Turning the risen uncooked dough onto the peel for transfering to the oven can be a tricky moment, especially if the dough has stuck to the container. To avoid this, bread is traditionally left for its final rising in special baskets lined with a linen cloth, floured generously beforehand. These help the bread to rise evenly because the warm air can circulate through the sides, and the linen lining does not absorb the moisture from the dough. The French term for such a basket is "banneton".
They are available in different shapes, according to the kind of loaf you wish to make, from professional bakery suppliers. They are sometimes seen for sale in supermarkets, sold as table bread baskets (about 5-6 € each in 2005).
This one is a razor blade screwed onto an aluminium handle.
You can also use a baker's blade with a plastic handle, but it's rather expensive.
Mine is 90 x 45 cm (35 x 16") with a handle to hang it for storage.
Instead I use my kitchen oven (off) where I put a small light bulb of 15-20 watts. This light bulb gives enough heat to reach 81°F (27°C) inside the oven.
Connect together lamp holder, flex, plug. Screw in light bulb.You can improve the sytem, by sticking (with epoxy glue) a magnet on the lamp holder, so it can be fixed anywhere inside the oven.
Alternatively, when cooking it's very useful for picking up small items (e.g. diced vegetables) from the work surface.
It also allows you to add a little flour to a recipe, without having to use a sieve.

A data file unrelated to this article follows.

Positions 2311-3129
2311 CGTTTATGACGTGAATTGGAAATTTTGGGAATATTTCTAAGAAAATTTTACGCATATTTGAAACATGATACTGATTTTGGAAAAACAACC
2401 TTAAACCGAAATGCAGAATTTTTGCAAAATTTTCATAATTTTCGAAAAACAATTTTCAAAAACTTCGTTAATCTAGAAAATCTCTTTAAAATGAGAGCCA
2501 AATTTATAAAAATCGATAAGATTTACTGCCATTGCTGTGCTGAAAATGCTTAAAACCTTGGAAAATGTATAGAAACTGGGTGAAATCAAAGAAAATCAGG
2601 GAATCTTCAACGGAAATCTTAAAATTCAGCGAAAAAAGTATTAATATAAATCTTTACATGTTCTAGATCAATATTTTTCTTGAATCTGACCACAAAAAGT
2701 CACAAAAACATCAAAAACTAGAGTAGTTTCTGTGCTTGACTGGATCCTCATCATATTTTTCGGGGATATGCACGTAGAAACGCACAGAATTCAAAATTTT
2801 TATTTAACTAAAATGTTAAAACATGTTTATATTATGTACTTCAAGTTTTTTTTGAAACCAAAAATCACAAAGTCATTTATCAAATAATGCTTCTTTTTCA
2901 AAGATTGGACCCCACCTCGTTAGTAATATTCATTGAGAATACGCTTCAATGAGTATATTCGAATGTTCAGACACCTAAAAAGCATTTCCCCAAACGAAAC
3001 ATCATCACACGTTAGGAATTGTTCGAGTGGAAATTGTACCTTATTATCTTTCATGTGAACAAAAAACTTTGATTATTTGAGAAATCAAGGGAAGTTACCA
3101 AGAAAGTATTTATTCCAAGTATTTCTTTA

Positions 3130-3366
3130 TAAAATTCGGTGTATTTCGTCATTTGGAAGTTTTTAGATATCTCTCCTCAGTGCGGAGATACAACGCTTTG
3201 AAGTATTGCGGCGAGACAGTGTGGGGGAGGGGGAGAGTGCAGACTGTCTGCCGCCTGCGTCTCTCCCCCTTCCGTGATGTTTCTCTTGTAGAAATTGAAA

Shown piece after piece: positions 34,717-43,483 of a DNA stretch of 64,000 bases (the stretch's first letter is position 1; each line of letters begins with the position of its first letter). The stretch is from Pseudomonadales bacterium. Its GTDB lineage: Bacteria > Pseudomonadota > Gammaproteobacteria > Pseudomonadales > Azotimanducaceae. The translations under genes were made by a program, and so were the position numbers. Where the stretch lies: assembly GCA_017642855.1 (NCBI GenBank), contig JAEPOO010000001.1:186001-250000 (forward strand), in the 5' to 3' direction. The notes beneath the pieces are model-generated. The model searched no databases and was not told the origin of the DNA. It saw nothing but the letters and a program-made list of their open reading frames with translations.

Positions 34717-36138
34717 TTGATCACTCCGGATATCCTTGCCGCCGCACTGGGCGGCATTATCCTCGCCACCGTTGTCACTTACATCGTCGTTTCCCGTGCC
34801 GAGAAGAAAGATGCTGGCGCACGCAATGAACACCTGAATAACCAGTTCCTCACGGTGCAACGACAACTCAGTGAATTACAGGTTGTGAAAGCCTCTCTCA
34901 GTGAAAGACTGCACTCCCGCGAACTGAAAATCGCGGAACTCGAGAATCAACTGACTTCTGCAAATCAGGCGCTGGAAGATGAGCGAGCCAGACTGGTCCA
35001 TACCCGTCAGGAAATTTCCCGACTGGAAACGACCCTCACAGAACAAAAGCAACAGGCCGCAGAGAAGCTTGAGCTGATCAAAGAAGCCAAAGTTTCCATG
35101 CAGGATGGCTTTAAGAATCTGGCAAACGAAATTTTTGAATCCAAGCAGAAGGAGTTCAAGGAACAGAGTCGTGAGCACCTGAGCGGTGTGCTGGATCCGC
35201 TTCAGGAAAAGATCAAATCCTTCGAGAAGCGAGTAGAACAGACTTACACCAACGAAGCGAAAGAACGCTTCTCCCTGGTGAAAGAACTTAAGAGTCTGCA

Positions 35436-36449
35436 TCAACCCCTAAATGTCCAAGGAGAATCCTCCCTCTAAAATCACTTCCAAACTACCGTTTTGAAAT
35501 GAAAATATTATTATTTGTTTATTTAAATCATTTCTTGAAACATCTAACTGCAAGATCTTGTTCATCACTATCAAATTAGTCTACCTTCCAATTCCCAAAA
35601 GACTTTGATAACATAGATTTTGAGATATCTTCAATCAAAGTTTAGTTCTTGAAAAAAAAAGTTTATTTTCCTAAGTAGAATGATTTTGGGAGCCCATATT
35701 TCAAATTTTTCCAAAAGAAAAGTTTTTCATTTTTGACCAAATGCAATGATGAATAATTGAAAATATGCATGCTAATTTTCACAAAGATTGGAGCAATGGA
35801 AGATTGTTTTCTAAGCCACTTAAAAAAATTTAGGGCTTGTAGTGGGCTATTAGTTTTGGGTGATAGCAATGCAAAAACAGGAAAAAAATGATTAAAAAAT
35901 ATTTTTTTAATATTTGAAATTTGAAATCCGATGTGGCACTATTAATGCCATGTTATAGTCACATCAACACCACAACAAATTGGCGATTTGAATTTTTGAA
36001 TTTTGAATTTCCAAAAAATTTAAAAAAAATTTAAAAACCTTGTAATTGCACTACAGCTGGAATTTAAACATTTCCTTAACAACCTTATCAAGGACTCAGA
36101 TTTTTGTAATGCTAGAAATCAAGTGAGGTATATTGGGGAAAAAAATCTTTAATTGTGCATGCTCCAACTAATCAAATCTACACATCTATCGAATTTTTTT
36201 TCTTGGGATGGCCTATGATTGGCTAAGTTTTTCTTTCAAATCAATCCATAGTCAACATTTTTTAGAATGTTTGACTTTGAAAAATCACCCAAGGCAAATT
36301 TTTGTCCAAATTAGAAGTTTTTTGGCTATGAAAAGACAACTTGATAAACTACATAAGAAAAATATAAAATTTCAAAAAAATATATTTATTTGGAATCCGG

Nozzles (or icing tubes) are available in 2 different materials: metal (old fashioned, less practical) and polycarbonate (very hard plastic, more practical).
There are two main types of nozzle: star (toothed or ribbed) and plain (smooth). Star nozzles are used for decorative effects.
And finally nozzle diameters, usually given in millimeters: I advise you to get a set of several diameters (from 4 to 12 millimeters for example).
More details can be found on this dedicated page.
The model you can see in the photos is usually sold at trade fairs and markets. It's a good quality tool (made in Germany) that I've been using for years.
This can be done with a classic cotton fringe or rag mop, soaked in cold water.
Ideally you should have 3 peels:
It's also useful for tending the fire, rearranging the woo, the embers....
Apparently in days gone by such rakes were often made of wood so as not to damage the fragile sole of the oven. For today's more robust ovens, metal rakes are more practical, given the high temperatures to which they are exposed.
Bakers have a special steam control on their ovens which injects water at the start of baking. With a wood-fired bread oven a simpler system is needed.
I've try several systems and ideas, here is the best solution: The steam machine.